The U.S. applaud is consistent and in conformity with an unbroken strategic rule. Once one identifies an indefatigable irreconcilable deadly foe that threatens one’s national interests, one has to pursue and destroy this enemy wherever he happens to be. And for contemporary American strategists in the Pentagon it might have a greater strategic meaning. As the incursion into Iraq by Turkey might be a most welcomed dress rehearsal by the U.S. and a warning to its enemy Iran, that it might be fully staged on Iran’s soil by an American ‘impresario’.

Defection of Gaddafi’s Foreign Minister Presages Collapse of Regime

August 23, 2011
The following short piece that was written on April 1, 2011, predicted the present collapse of the Gaddafi regime.
 
 NATO in Libya Fraught with Peril April 01, 2011

By Sean Kay The Washington Note

A short reply by Con George-Kotzabasis

Sean Kay’s NATO in Libya Fraught with Peril, is politically inept and has already been overcome by events. As we had predicted, the end result of a decisive military intervention by Western powers would be to bring the collapse of the Gaddafi regime. Now the degringolade of the regime is imminent. This is clearly foreshadowed by the defection of foreign minister Moussa Koussa, a close collaborator of Gaddafi and a former director of Libyan Intelligence to boot, that sets the example for other high officials of the regime to follow.

 Who would be a better qualified person than a former director of Intelligence to read correctly the vibes and disposition of the Libyan people toward the regime, and more importantly, the latter’s inability to suppress the bouleversement against it, and hence induce Mr. Koussa, for these reasons, to abandon the doomed sinking ship of Gaddafi?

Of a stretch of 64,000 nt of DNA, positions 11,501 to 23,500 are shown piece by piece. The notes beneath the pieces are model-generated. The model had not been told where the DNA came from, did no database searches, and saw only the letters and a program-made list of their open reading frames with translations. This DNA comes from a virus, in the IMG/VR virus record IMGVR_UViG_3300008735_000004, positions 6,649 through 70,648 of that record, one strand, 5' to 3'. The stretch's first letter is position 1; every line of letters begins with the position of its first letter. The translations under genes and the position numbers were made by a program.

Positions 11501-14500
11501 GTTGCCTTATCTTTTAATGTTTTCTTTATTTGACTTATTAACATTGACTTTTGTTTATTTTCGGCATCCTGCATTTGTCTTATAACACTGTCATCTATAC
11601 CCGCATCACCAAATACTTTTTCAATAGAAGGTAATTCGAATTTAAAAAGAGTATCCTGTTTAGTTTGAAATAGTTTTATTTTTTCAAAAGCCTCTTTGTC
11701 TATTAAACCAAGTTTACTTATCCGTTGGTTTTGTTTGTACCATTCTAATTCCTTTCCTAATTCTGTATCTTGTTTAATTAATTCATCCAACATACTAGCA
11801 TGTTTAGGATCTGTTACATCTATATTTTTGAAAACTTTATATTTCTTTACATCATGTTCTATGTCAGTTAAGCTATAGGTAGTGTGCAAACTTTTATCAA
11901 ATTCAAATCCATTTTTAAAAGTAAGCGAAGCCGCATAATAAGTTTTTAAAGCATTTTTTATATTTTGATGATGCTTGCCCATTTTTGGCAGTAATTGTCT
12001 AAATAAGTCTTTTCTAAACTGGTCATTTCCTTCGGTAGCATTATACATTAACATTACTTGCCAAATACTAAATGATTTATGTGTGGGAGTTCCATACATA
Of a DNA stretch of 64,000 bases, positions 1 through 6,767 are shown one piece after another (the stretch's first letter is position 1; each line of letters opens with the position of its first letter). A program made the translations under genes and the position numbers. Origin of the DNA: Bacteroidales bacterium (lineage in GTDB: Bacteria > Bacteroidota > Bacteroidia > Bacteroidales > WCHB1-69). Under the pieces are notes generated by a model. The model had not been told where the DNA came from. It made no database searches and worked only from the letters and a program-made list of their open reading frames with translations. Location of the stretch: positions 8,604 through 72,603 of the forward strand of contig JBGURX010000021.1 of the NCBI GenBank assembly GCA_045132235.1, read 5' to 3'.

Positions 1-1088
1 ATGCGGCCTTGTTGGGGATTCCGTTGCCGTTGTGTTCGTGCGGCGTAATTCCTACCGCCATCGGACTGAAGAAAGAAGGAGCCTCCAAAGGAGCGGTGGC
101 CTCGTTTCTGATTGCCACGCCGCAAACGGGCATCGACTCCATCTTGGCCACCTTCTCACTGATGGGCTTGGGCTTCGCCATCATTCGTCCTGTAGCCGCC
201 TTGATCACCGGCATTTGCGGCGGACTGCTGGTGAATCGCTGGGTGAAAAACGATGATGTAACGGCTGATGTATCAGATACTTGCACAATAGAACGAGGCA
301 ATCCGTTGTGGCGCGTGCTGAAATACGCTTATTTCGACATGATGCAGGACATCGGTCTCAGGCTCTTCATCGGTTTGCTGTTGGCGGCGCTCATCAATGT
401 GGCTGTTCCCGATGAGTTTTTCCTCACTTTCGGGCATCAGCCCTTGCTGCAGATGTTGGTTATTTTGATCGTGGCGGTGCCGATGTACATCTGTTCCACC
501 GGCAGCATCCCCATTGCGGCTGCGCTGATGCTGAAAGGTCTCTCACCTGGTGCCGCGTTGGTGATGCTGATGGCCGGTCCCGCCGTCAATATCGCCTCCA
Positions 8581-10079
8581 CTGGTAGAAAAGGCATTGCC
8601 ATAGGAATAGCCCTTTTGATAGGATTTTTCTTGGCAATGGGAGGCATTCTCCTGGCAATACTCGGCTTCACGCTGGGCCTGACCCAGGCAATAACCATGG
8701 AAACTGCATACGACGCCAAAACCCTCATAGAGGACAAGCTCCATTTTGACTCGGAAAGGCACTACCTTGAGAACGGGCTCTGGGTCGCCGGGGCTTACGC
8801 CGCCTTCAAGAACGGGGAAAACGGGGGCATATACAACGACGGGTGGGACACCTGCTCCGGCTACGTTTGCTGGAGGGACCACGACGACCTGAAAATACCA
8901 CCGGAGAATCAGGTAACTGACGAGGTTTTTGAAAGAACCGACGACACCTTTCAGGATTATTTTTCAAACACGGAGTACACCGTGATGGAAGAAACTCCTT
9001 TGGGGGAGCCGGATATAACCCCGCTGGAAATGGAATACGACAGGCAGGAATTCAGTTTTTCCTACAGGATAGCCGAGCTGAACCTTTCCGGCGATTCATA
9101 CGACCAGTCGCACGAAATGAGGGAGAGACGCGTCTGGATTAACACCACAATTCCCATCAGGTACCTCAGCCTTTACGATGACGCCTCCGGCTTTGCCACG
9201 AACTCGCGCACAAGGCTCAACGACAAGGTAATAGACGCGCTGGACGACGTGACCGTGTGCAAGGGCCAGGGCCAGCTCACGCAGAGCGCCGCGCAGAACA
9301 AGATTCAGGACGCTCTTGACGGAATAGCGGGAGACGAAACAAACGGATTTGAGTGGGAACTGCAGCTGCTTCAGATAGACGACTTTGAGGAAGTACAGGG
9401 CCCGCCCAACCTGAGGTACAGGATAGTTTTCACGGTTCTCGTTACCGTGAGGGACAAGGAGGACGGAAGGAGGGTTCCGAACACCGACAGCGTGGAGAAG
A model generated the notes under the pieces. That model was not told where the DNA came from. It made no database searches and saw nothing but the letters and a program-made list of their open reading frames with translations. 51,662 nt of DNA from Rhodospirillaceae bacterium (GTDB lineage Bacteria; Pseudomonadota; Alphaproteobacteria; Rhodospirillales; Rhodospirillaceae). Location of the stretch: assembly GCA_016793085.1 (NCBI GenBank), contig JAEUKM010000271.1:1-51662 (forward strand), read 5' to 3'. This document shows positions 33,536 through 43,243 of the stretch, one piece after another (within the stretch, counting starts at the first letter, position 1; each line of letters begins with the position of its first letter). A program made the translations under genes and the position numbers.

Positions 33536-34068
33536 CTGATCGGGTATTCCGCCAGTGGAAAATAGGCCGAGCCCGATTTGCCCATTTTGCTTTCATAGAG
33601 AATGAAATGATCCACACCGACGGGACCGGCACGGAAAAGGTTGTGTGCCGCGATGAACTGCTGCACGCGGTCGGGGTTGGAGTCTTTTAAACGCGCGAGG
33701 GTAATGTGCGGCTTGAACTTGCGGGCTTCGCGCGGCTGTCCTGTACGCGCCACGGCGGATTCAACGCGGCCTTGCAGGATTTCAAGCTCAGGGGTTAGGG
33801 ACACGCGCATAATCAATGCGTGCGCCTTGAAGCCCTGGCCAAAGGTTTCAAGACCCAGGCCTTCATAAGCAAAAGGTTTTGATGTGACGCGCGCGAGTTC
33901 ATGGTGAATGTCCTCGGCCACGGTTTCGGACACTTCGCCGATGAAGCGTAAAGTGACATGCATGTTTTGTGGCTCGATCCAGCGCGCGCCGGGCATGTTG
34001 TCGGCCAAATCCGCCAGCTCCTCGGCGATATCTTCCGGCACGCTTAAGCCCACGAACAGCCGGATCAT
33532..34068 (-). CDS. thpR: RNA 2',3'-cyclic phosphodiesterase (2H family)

Labor Government’s Abolition of Nuclear Weapons a Decision in Cuckooland

August 7, 2011

 By Con George-Kotzabasis

If the reason for the abolition of nuclear weapons is flawed because the latter are the “poor man’s defense” against the preeminence of the U.S. in conventional weapons of “prompt global strike” by which the U.S. will continue to dominate the world by the threat of their use against its deadly rivals and enemies, such as N. Korea and Iran as Marko Beljak implies, then the other reason is that in the age of millenarian movements the abolition of nuclear weapons is also flawed as rogue states bristling in their apocalyptic beards, like Iran, could produce stealthily nuclear weapons. In such a situation to set up an International Commission for nuclear disarmament, as Prime Minister Rudd proposes to do, is the ultimate stupidity that any one could suggest. And in the aftermath of 9/11, the magnitude of such stupidity takes astronomical dimensions. Just imagine that countries such as America, Britain, France, and especially, Israel, which could be the targets of a nuclear attack by an Islamist state or by proxies of the latter, would even consider their nuclear disarmament in such a dangerous context.

Rudd’s proposal limpidly illustrates that Australia does not have a statesman at the helm of the government but a political dilettante and a populist to boot who is more concerned to ingratiate himself with the celestial wishes of its liberal minded naively pacifist constituency than to deal with the geopolitical realities.

Moreover, what is rather surprising and amusing is to see that Gareth Evans is willing to underwrite such political buffoonery by accepting the chair of the International Commission for nuclear disarmament. It seems that his Tasmanian “Biggles” days are not over.

Also, the “amelioration of security” by diplomatic means and international institutions, such as PALME, in the age of millenarian movements with irrational actors, is also a flawed conception. In such circumstances nuclear or conventional disarmament is a most dangerous illusion. Only a benign superpower or a coalition of states can keep the order of the world by a combination of sticks and carrots. And in our times the United States relatively is the only such benign power.